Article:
When Work Comes To A Screeching Halt

Dear Elizabeth:

I’m managing a project that has come to a screeching halt as the stakeholders argue over some new features we may or may not add. There’s other work for the team to do, but not a lot. In the meantime, how do I keep my team motivated and also ready to jump back in when we get the green light?

–Sweating it out in Seattle

Dear Sweating:

Ah, the joys of working with stakeholders who are in conflict! It’s common knowledge that project teams work best when they know why they’re doing their work and understand how it links to a bigger picture. Work is more rewarding that way. If the stakeholders don’t even know what they want then it’s hard to see how your contribution is making a difference to any strategic goal.

Be honest with your team. They’ll find out the real reasons for the delay anyway, so there’s no sense in hiding it from them. Ask their advice about priority tasks for the meantime. Try to get involved in the conflict resolution, perhaps through designing mockups or facilitating workshops.

Let them work on other initiatives if they have time, but keep a regular project management structure where you are still meeting them regularly and updating them. Flag the resource issue to your stakeholders and point out that you can’t keep the resources indefinitely. A delay in clarifying requirements could mean an even greater delay to the project when the decision is made, as at that point your team members could be off working on other things and you might not be able to get them back.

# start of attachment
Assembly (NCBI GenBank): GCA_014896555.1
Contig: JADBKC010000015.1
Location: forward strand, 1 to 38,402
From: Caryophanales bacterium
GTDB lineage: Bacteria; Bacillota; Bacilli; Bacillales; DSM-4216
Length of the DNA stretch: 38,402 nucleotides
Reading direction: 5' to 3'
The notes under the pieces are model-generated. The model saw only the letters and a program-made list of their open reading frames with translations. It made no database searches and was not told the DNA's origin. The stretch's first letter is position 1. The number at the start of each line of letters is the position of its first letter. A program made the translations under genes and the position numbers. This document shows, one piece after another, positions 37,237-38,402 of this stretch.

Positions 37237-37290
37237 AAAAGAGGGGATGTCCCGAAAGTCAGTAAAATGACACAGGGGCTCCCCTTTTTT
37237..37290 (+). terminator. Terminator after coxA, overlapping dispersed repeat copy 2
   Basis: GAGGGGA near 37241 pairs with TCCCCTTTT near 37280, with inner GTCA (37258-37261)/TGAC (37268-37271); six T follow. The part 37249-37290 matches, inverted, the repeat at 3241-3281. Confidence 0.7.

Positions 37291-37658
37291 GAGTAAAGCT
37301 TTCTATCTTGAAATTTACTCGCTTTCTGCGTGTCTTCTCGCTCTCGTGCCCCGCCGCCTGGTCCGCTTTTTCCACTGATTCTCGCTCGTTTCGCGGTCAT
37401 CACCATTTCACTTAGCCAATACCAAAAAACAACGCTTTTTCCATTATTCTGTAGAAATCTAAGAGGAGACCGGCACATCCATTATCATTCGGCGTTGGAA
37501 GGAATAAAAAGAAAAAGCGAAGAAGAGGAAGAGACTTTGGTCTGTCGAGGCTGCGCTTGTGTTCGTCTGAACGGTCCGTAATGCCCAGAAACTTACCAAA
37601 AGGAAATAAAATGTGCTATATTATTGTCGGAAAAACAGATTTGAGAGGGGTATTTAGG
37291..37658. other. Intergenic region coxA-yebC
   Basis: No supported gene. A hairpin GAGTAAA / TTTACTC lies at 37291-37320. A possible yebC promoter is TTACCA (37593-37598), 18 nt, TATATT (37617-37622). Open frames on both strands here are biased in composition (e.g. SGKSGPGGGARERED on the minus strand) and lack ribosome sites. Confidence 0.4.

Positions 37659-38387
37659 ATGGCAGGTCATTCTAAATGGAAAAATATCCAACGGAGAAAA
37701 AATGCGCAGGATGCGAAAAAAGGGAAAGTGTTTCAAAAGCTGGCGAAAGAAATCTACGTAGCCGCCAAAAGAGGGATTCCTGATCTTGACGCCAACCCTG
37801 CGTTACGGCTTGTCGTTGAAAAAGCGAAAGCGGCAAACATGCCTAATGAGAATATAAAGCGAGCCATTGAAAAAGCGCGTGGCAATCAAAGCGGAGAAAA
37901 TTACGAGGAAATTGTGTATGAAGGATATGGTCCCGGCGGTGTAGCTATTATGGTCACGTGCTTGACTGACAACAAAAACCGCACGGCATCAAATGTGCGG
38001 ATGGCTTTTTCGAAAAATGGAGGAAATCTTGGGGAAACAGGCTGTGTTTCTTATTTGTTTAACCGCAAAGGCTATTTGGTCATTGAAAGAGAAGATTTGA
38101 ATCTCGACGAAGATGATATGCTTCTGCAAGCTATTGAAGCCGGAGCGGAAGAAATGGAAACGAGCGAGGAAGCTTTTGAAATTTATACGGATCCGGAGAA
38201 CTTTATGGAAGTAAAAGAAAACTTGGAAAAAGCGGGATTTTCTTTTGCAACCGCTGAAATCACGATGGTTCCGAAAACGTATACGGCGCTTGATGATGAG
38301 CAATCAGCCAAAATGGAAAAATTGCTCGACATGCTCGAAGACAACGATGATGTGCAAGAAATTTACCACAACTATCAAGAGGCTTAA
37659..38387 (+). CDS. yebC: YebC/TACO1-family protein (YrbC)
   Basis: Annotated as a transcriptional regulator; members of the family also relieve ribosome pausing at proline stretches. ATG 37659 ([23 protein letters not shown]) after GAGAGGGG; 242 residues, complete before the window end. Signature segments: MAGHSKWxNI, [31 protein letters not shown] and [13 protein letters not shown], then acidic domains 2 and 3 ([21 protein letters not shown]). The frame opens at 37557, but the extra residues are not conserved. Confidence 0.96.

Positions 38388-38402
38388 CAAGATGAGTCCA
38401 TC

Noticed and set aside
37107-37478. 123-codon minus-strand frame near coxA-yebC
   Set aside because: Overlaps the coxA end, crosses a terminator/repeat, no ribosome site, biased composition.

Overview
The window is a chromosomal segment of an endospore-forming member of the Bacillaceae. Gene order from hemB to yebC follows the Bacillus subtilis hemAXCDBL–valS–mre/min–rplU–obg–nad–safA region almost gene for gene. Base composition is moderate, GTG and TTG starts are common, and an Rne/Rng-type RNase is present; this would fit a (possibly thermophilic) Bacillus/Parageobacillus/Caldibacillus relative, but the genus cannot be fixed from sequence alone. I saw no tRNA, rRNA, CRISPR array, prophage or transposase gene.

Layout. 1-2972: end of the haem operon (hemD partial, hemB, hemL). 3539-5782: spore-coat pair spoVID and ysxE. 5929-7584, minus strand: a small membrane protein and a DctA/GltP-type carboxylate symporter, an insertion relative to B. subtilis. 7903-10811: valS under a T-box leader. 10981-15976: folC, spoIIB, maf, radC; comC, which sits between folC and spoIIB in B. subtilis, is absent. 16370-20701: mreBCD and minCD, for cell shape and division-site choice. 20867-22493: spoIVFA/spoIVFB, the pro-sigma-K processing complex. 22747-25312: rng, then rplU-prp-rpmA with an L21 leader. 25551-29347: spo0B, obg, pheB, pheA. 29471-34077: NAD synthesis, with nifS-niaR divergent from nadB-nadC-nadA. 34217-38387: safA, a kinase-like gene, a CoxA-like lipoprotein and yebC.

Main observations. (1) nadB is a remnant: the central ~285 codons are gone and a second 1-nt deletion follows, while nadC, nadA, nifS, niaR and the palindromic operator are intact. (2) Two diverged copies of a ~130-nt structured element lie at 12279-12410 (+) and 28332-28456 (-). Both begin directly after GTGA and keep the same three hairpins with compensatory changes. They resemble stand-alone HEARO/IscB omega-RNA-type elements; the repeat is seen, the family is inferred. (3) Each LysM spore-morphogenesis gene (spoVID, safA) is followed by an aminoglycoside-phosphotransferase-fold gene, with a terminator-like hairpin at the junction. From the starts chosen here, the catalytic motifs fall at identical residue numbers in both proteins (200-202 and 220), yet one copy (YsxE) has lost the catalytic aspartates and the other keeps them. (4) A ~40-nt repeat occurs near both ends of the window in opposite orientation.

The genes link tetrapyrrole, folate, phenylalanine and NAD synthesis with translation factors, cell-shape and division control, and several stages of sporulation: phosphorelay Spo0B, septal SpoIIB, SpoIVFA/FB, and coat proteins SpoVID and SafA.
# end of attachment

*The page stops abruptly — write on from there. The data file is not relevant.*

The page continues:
These slower workload times are great opportunities for training and professional development. Start asking: What courses could your team members do? Could they work shadow or self-study if money is tight? Try to frame this slow period as a fantastic opportunity to polish the deliverables they have already produced and line up for a running start on the next set once the decision is made. Research those new tools they’ve been talking about and get a head start on your 2017 strategic planning. This is your team’s chance to get involved in tasks that they’ve not been able to work on before!

Every month, project management expert, Elizabeth Harrin, fields readers’ questions about the challenges, risks, and rewards of project work on the LiquidPlanner blog. This selection is used with permission.

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Written by Elizabeth Harrin
Elizabeth Harrin, MA, FAPM, MBCS is Director of Otobos Consultants Ltd, a project communications consultancy specializing in copywriting for project management firms. She has over fifteen years’ experience in projects. Elizabeth has led a variety of IT and process improvement projects including ERP and communications developments. She is also experienced in managing business change, having spent eight years working in financial services (including two based in Paris, France). Elizabeth is the author of Shortcuts to Success: Project Management in the Real World, Collaboration Tools for Project Managers and Customer-Centric Project Management. She also writes the award-winning blog, A Girl’s Guide to Project Management. You can find Elizabeth online at GirlsGuideToPM.com or on Twitter @pm4girls.

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